“Then I wake up and I’m doing it all over again. Even when we’re off, I’m doing the same thing. It’s the same thing now. I’m trying to learn as much as I can and get the full understanding of the entire defense so I can play multiple roles and do whatever they ask me.”
Kennard’s hard work didn’t go unnoticed. With the team unable to wear pads in spring workouts, it was Kennard’s head that had coaches and teammates turning theirs. Quickly it became evident New York got a bit more than they bargained for in the fifth-round pick from USC.
“He was able to retain a lot of that information,” Giants’ defensive coordinator Perry Fewell said. “He was able to go out on the field and execute and earn some of the trust of his fellow teammates and the trust of his coaches.
While at USC, Kennard played four different positions. He began his career as a defensive end playing primarily in pass situations. Then came the switch to strong side linebacker, followed by middle linebacker and finally the weak side.
There were different meeting rooms, different expectations and different assignments. But none of it bothered him. Sure, it was a lot for anyone to take in. Then again, Kennard isn’t like many others.
“I’m a very selfless player,” Kennard said. “I want to do whatever it takes to help the team win.”
The same versatility that Kennard displayed in college has been shown again at the professional level. Throughout the offseason, Kennard has spent time at every one of the positions he played in college.
When Beason went down with an injury, it was Kennard that filled in at middle linebacker. When Jameel McClain took over in the middle for Beason, Kennard slid over to the outside. He’s played weak side linebacker in the team’s three-safety package and even saw a few snaps at defensive end.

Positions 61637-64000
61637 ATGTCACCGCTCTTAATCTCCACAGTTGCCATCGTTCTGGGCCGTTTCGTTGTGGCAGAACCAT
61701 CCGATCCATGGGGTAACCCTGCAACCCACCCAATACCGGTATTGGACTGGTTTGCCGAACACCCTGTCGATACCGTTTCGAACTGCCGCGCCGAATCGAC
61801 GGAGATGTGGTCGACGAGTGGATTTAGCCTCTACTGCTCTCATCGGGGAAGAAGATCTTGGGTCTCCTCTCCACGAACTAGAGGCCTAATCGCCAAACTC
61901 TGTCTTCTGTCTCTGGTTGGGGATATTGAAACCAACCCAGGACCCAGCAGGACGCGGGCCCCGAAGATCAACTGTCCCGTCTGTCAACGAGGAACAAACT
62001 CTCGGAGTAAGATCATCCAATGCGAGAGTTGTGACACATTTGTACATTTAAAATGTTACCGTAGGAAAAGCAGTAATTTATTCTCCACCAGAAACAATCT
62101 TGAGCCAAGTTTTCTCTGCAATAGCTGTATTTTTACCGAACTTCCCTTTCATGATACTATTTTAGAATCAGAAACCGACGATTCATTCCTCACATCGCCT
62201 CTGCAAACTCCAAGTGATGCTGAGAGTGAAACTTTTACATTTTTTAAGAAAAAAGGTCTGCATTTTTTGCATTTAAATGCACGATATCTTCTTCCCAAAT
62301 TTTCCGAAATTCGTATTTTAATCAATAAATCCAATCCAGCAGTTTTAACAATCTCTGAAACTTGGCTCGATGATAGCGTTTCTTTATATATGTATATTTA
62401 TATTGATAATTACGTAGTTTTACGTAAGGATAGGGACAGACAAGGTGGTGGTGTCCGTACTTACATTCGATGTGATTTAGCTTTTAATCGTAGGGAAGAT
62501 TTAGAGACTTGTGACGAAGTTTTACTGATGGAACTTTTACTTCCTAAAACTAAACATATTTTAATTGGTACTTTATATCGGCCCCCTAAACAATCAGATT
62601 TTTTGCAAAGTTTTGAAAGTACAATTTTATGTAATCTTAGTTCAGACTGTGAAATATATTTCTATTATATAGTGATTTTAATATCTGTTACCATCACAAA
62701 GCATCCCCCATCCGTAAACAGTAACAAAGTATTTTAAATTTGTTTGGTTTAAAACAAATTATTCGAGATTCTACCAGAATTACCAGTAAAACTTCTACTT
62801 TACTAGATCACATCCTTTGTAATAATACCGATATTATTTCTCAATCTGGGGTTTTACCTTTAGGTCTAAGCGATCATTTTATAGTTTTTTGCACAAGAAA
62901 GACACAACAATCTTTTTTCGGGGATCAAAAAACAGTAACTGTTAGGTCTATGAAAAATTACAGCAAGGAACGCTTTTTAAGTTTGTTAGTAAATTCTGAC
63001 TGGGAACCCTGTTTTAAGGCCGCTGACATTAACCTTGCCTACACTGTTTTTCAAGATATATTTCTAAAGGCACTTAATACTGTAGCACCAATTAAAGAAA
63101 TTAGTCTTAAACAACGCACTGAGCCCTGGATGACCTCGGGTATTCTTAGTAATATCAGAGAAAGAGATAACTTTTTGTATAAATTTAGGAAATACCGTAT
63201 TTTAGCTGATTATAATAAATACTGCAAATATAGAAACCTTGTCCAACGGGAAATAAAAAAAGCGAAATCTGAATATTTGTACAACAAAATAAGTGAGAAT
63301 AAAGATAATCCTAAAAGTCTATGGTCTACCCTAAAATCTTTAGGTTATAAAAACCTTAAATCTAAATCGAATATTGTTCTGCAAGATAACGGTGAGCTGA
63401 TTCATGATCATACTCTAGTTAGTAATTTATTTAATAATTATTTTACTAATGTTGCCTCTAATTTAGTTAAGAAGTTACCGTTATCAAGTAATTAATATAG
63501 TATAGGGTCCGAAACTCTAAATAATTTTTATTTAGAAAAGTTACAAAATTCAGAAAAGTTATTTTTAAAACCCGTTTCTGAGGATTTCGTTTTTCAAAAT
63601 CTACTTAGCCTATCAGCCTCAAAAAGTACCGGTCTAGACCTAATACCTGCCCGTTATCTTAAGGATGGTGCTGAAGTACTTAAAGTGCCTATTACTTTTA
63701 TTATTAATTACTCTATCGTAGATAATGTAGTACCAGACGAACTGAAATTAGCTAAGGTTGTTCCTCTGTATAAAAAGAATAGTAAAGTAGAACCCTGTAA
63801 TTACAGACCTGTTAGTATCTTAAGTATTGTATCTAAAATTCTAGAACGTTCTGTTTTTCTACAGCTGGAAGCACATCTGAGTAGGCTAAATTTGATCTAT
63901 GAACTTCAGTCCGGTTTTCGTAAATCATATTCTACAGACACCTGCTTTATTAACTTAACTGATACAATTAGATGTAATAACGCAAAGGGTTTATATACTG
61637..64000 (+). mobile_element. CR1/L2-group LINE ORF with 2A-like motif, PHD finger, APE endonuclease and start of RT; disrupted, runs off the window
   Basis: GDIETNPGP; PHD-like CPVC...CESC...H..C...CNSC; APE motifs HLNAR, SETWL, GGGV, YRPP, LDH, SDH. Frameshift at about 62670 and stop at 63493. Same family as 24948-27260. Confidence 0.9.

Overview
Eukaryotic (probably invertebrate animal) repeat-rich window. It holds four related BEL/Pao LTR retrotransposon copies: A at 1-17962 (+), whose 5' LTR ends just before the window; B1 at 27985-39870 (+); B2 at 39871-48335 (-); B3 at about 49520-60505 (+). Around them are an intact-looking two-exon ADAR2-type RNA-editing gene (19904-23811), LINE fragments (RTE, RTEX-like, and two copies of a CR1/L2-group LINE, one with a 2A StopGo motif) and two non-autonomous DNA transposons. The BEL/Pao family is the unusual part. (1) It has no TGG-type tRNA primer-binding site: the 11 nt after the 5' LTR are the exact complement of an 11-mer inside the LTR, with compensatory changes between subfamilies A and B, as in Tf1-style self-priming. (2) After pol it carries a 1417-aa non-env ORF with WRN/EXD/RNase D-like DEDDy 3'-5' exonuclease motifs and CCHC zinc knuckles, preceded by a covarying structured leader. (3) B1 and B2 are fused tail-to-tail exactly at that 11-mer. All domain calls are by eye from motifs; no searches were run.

“Kennard’s a very smart kid,” McClain said. “He’s taken advantage of the opportunity in front of him. When opportunity comes, we all have to take advantage of it. This is a prime example of what you’re seeing from him.”
McClain admitted that throughout his six-year NFL career, he’s never seen a player come in and play as many positions as Kennard, having been converted from another position entirely. But when looking at the way he plays, there’s one name that pops into his mind.
“To be honest, if I was to compare him to anyone I’d compare him to me and how I came up in this league. “McClain said. “I came in as a converted linebacker in Baltimore. I played all the positions and got thrown around a bit. It’s pretty unique in that aspect.”
It’s one thing to see a first-round pick get instant reps with the first team. Even a second or third rounder to contribute immediately is expected in today’s NFL. But a fifth rounder? One that was considered by some a reach? One who scouts thought would contribute strictly on special teams early in his career?
Well, there’s not much normal about that.
“Pittsburgh, I think, started Jack Lambert, right away?” Linebackers coach Jim Herrman said. “He turned out pretty good. “
Kennard admitted that while he has a history at defensive end, right now he’s enjoying his time at linebacker. He always liked to hit people, sack people, control the run and help his team win. Linebacker allows him to do that.
But when asked what position he enjoys most, there was no hesitation, no second thought and no pause. The answer was given before the question was done being asked.
“I love playing defense,” Kennard said.